Spot market truckload freight volumes dropped 2 percent in June from May but remained at record high levels, according to the DAT North American Freight Index.
The DAT index increased 6.3 percent year-over-year last month, following a 25 percent annualized increase in May and a 17 percent year-over-year jump in April.
The month-to-month decrease likely reflects slower economic growth, though spot market freight volumes were still close to a single-month record set in May.
“This is only the second time in the past 10 years that spot market freight volume declined between May and June,” TransCore DAT said in a statement.
Typically, the DAT index peaks in June, increasing on average 12 percent over May. The index reflects spot market freight on DAT load boards in the U.S. and Canada.
Weaker overall demand last month may have freed up capacity in the contract truckload market, drawing some freight back from spot market load boards.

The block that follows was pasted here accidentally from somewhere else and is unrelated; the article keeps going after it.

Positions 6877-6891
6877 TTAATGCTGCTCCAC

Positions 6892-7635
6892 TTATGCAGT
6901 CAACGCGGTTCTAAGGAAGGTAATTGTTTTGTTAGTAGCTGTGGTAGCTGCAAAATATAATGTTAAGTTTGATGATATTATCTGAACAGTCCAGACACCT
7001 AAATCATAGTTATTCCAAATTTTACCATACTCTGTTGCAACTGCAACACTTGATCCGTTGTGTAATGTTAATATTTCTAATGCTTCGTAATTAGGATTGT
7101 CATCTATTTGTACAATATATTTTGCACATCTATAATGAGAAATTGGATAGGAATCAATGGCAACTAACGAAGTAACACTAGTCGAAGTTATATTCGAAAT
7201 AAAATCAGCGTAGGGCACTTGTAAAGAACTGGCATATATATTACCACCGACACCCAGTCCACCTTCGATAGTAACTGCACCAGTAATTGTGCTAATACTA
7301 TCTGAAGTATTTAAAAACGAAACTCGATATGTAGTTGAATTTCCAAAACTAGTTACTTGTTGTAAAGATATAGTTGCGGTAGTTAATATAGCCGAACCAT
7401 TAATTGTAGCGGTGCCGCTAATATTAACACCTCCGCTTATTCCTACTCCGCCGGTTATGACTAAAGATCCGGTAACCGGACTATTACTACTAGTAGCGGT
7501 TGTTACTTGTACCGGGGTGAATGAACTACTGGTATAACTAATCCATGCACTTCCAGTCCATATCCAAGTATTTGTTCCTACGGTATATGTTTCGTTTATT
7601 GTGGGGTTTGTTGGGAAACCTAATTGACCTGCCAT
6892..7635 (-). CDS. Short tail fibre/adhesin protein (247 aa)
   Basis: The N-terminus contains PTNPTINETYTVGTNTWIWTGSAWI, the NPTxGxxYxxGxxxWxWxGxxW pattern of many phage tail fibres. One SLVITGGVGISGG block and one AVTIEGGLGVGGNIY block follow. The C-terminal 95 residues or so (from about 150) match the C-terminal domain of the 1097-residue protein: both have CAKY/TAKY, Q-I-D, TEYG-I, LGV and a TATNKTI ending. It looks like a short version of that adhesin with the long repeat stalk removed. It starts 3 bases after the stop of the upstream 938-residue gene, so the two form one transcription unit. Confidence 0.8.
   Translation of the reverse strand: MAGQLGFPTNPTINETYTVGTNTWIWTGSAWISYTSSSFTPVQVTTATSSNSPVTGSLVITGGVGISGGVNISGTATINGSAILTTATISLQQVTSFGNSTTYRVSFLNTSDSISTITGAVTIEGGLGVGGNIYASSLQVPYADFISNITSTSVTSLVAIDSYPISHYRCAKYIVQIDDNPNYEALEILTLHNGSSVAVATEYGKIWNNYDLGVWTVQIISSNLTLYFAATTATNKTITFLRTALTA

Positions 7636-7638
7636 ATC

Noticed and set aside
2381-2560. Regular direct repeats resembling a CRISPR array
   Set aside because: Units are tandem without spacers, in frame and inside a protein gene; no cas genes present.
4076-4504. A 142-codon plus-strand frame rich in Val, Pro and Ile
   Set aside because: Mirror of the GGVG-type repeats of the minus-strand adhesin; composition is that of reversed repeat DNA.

The truckload spot market typically surges when carrier capacity tightens, sending shippers to load boards to find available tractor-trailers for their freight.
Truckload capacity reached what’s widely been called a “tenuous equilibrium” in the first half of 2012, as the economy slowed and freight demand contracted.
However, capacity at truckload carriers remains tight overall. Available capacity at a truckload group tracked by The Journal of Commerce dropped in the first quarter.
Despite the slowdown, spot rates climbed 4.4 percent for van trailers, 3.4 percent for flatbeds and 7.9 percent for refrigerated vans in June from May, DAT said.